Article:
Massachusetts Daily Collegian

A free and responsible press serving the UMass community since 1890

A free and responsible press serving the UMass community since 1890

Massachusetts Daily Collegian

A free and responsible press serving the UMass community since 1890

Massachusetts Daily Collegian

Cooperation, student empowerment major buzzwords in SGA Trustee debate

Cade Belisle/Daily Collegian
Cade Belisle/Daily Collegian

A turnout of around forty people attended the debate between the four candidates for the seat of student trustee in the SGA, held Thursday night in the Campus Center Auditorium.

Taking place after the presidential and vice presidential debates from 8 to 9 p.m., the debate offered insight into the role of student trustee, the key issues that the winning candidate will face tackling, and each individual candidate’s approach to dealing with these challenges.

The four candidates for the seat were Sarah Freudson, Diego Fellows, Lucas Gutterman, and Emily Devenney. Each of the candidates had three minutes to answer each of the five questions.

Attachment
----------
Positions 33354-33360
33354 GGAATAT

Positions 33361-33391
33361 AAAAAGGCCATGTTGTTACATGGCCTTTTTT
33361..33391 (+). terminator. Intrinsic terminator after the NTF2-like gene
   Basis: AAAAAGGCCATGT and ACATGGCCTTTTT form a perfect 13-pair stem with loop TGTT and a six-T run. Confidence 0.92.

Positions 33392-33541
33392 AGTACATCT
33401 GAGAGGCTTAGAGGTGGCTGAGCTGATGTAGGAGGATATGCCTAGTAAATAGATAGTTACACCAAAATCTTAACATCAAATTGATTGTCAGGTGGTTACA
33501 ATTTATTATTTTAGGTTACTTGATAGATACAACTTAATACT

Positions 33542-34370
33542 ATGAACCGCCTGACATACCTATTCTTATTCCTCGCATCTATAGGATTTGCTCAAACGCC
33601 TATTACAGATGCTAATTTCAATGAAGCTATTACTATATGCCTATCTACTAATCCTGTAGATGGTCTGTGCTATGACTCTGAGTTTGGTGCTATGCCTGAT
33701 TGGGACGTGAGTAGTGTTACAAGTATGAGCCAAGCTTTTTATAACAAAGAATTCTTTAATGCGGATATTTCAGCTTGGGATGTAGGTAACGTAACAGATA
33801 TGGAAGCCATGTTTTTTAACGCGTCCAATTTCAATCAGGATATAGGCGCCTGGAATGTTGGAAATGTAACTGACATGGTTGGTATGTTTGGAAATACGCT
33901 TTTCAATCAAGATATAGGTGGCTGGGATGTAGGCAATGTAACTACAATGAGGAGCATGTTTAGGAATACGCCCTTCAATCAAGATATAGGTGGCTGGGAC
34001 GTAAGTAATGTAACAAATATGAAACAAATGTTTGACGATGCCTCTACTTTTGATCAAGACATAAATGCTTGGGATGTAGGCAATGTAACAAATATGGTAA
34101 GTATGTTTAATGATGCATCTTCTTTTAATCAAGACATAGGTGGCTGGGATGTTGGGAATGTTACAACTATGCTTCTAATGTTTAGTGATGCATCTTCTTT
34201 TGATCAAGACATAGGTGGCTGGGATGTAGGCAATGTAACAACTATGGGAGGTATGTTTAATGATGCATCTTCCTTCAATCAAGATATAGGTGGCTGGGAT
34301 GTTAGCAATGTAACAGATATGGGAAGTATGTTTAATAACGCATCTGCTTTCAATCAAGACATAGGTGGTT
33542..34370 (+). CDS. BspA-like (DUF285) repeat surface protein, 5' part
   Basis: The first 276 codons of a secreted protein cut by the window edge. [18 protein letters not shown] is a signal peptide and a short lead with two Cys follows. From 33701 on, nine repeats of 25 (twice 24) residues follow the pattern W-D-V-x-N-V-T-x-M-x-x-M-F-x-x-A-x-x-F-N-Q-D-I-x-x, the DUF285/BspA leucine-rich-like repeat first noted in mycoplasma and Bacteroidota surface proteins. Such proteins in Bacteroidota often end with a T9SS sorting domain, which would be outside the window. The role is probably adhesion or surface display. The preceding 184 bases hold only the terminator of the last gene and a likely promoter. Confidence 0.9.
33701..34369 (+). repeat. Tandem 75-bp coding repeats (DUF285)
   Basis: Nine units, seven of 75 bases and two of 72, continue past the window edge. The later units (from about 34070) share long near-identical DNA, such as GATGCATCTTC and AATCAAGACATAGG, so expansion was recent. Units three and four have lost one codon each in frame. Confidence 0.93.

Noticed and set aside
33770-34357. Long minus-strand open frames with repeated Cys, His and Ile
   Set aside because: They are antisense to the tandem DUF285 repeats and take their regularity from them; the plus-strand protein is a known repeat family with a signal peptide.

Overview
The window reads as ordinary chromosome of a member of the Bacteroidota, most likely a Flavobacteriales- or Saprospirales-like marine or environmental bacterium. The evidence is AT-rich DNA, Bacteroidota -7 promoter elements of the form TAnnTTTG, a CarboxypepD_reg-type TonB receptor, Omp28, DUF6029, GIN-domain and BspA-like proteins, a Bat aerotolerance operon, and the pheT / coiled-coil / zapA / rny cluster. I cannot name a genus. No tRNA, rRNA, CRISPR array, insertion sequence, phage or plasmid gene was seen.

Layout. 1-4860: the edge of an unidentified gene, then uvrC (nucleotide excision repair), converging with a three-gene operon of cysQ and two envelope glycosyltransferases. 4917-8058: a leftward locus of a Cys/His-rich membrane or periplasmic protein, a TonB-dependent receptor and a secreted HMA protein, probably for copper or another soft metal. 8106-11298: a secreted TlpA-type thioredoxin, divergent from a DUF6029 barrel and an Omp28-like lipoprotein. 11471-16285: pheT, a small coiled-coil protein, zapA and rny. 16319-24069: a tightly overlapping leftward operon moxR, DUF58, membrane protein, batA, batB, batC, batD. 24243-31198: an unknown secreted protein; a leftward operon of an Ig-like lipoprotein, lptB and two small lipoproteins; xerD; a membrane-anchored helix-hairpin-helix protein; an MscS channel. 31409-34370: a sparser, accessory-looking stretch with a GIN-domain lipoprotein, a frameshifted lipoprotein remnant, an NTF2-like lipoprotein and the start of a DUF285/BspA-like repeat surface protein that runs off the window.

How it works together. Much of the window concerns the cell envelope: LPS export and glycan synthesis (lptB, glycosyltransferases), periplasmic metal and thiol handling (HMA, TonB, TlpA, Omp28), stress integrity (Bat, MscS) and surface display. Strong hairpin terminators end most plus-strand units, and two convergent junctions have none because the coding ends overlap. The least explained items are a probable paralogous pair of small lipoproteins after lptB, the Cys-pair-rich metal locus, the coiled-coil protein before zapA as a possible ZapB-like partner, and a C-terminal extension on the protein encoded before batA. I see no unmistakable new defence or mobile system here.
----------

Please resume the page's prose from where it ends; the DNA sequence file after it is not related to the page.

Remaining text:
The board of trustees for the University of Massachusetts is a legislative body, comprised of 19 voting members and 3 non-voting members, dealing with matters concerning all University policy. Of these 22 members are 5 student members – one for each UMass campus.

Many candidates addressed the issue that though they represent close to 30,000 students, the role of student trustee is unclear to many.

The most heavily emphasized point by all of the candidates was the push to expand the number of voting student trustees on the board from two to five, giving every UMass campus a voting voice on the Board. Currently only two student trustees per year are able to vote, on a rotating basis. The candidates expressed a consensus on the ludicrous nature of having merely two student votes out of 19 total votes count, on a board that dictates policy over the students they are elected by and represent.

Gutterman referred to the bill by name – House Bill 1088, which would give all five student members voting rights. He also claimed that the only real opposition to the bill is those who stand to lose power from its passing – insinuating that majority opinion is largely behind its passing.

Fellows participated in the lobby day on November 19, 2013, at the Massachusetts State House, in support of the bill’s passage. He felt that the passage of the bill would better represent the diverse backgrounds of each of the campuses.